As Christmas approaches, Durham County Council is urging anyone worried about debt to speak to their local credit unions. With weekly payment stores charging several times what goods are worth and payday lenders offering loans at exorbitant rates of interest, the council is encouraging people to save themselves from unfair and unmanageable levels of debt.
The council is working with Prince Bishops Community Bank and the North East First Credit Union, the two largest credit unions in County Durham, to get the message out that they can offer their members sensible loans and effective saving plans.
Councillor Neil Foster, Durham County Council’s cabinet member for regeneration, said, “Christmas is meant to be a time of happiness and joy, but with parents feeling under immense pressure to buy their children the latest toys and gadgets it can also be a time of great stress and worry about money.”
To support the credit unions, the council has issued an Apprentice-themed promotional video to raise awareness of the dangers of weekly payment stores.
The video demonstrates how a credit union loan could save a consumer £1000, by making it possible for them buy a £500 iPad outright. If the same consumer had signed up for weekly payments, they would have eventually forked out £1500 for the same gadget.
Councillor Foster said, “The video highlights just one of the many stories we’ve heard as part of our ongoing work with credit unions.”
“A loan from a credit union can stop you having to pay three times as much for the same item at a weekly payment store or save you from paying hundreds of pounds in interest payments on short-term payday loans.”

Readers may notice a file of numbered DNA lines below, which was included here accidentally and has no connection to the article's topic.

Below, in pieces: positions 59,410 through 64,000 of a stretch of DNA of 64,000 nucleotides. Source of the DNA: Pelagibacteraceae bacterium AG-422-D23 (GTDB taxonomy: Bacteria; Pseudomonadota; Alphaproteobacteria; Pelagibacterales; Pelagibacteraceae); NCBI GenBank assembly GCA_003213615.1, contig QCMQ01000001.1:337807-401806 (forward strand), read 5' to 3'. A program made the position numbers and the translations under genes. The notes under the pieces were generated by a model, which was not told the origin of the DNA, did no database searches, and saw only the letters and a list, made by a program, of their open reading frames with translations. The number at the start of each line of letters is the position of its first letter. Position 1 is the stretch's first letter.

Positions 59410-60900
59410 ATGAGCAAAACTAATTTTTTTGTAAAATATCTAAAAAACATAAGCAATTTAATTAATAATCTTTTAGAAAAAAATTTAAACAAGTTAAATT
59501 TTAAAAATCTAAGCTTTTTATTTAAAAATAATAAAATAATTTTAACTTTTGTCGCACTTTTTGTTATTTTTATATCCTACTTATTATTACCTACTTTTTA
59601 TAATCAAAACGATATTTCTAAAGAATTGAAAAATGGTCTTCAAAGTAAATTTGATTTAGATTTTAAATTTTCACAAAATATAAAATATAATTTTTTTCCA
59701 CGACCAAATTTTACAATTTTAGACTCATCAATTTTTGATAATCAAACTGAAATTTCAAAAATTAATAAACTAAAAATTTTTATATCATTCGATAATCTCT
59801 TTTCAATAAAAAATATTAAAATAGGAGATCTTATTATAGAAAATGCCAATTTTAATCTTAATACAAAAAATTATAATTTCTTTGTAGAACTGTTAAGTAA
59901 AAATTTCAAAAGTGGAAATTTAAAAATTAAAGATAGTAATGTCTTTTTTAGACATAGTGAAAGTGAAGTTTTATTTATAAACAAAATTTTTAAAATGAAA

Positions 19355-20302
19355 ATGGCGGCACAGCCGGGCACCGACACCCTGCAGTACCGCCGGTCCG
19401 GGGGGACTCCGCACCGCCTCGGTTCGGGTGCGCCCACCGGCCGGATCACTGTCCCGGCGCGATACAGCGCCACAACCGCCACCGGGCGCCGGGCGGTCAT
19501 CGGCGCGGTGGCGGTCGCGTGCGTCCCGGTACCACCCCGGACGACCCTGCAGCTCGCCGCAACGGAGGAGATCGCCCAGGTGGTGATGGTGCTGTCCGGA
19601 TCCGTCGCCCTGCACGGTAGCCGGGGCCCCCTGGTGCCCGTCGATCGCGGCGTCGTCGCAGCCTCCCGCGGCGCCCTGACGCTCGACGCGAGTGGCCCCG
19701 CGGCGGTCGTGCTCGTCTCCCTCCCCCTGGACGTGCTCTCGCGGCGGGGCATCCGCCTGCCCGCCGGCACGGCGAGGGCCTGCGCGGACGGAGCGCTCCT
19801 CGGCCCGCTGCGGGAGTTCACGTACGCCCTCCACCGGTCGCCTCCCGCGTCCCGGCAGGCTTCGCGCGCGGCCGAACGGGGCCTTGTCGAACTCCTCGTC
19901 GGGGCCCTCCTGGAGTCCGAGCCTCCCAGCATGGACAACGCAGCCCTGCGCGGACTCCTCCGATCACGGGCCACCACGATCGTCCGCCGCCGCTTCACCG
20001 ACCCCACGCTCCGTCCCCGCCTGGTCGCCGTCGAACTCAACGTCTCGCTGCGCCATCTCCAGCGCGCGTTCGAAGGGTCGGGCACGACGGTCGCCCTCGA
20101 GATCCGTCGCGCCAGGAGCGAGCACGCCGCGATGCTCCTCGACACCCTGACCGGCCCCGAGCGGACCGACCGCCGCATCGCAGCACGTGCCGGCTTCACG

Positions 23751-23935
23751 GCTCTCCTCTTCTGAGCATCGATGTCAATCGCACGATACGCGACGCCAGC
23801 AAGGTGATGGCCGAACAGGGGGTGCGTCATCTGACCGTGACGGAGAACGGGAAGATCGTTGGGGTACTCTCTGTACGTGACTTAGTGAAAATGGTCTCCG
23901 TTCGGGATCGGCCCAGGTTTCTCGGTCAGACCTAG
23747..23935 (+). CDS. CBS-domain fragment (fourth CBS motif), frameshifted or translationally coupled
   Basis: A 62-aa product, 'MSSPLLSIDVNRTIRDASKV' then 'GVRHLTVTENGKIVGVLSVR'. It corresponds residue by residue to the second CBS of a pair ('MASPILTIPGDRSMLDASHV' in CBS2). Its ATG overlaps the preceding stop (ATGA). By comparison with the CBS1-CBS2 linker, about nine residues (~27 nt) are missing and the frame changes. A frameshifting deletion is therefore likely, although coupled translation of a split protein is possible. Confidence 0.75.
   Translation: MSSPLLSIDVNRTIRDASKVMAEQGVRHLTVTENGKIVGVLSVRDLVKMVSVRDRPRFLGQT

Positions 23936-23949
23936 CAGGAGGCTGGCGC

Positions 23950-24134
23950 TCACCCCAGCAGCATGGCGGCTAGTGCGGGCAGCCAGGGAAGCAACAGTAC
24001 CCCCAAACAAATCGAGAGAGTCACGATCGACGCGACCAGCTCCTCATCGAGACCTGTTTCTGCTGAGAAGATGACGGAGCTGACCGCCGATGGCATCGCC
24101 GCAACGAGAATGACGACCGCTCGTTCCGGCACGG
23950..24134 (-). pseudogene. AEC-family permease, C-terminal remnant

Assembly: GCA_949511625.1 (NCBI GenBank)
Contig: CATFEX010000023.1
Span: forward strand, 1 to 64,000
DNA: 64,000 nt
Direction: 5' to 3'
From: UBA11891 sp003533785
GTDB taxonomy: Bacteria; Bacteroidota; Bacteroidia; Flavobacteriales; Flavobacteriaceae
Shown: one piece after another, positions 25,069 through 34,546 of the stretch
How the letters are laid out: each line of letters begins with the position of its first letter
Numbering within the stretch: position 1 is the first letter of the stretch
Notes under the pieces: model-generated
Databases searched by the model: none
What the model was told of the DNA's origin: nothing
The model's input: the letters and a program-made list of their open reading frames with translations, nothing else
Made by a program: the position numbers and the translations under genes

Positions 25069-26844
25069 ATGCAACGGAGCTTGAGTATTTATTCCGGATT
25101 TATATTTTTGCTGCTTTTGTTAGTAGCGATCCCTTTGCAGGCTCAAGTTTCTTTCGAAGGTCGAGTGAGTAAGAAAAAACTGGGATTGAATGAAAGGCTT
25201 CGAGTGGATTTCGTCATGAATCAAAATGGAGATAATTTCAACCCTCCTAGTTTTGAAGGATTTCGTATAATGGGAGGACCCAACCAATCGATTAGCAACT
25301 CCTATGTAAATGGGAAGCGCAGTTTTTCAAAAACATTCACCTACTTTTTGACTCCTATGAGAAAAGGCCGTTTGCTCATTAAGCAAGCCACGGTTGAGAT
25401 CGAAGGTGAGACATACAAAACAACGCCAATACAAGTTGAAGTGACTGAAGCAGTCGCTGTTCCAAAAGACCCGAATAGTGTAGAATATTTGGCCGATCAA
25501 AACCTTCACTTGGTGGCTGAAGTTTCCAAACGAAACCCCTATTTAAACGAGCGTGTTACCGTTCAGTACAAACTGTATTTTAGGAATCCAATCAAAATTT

“This year we’re desperate to encourage people to give themselves a truly merry Christmas by talking to their local credit union.”
“They lend money to their members even if they’ve got a poor credit history, but they won’t charge over the odds to do so. And, if you’re looking for someone to save with, you can help your local community at the same time by saving with a credit union, knowing you’ll be helping to put loan sharks and people who prey on the vulnerable out of business for good.”
County Durham’s credit unions currently have over £3 million deposited with them. Durham County Council’s staff alone have saved and borrowed over £750,000 with credit unions over the last three years as part of a salary savings scheme.
Like all building societies and banks, Prince Bishops Community Bank and the North East First Credit Union are regulated by the Prudential Regulation Authority and the Financial Conduct Authority. The credit unions are also part of the Bank of England’s financial compensation scheme.
People can discover more about their local credit unions at www.durham.gov.uk/financialhelp. The website also contains a link to information that can help anyone who is having trouble with debt or struggling to manage their money.